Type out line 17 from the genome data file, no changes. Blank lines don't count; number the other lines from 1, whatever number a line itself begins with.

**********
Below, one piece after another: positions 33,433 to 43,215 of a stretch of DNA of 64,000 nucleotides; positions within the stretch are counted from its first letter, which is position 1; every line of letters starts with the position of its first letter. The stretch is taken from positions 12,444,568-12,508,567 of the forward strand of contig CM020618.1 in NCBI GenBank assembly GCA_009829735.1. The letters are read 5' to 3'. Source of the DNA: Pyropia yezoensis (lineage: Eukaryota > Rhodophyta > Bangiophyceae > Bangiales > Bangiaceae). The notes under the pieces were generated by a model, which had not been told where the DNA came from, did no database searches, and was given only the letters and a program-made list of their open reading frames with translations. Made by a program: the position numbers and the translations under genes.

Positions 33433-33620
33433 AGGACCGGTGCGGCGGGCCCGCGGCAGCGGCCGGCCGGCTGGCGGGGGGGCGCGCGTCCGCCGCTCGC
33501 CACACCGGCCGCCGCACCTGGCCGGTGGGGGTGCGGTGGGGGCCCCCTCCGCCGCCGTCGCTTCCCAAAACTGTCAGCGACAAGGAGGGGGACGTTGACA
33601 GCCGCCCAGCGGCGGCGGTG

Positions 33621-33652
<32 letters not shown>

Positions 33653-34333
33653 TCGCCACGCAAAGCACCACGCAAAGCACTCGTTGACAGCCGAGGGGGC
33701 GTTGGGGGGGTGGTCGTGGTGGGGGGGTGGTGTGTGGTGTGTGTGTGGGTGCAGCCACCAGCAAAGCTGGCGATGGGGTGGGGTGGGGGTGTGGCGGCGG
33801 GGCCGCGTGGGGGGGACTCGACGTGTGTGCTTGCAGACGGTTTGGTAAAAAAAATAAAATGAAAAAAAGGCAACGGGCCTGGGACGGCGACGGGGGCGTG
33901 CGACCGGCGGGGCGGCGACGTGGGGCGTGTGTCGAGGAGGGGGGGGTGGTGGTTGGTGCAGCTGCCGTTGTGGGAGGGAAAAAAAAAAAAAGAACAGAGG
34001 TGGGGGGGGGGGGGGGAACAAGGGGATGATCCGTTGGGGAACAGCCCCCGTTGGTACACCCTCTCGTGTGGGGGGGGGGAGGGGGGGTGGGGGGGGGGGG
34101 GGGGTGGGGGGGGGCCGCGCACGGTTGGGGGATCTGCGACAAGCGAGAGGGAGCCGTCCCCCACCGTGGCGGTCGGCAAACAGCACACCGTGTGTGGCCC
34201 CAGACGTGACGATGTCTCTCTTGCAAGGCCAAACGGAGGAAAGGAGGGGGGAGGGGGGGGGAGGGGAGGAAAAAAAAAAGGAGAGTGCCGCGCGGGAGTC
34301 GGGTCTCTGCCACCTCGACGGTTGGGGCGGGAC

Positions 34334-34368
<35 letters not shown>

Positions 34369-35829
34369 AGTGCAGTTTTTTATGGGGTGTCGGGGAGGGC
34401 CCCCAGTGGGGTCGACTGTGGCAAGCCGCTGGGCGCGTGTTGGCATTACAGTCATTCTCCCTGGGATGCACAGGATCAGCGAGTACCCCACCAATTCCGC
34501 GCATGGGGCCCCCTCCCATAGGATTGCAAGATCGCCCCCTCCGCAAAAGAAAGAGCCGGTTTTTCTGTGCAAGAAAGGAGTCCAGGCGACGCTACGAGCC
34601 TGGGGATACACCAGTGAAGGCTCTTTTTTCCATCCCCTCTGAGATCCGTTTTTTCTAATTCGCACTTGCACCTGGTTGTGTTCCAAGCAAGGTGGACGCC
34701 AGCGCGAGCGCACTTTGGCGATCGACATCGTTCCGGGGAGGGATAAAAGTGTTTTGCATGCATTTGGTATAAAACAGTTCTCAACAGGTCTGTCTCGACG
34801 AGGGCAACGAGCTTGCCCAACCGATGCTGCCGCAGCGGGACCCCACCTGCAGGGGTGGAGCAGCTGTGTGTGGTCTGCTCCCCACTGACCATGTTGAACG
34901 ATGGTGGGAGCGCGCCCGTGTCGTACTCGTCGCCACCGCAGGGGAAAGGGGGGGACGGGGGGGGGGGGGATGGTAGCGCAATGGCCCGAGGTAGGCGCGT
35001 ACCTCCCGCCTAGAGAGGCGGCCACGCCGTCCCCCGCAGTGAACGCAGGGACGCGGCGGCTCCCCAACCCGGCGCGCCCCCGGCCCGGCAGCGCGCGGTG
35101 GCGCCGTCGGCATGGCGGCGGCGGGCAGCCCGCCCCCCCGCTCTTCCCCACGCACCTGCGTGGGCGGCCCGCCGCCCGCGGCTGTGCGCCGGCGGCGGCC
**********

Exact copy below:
Positions 34334-34368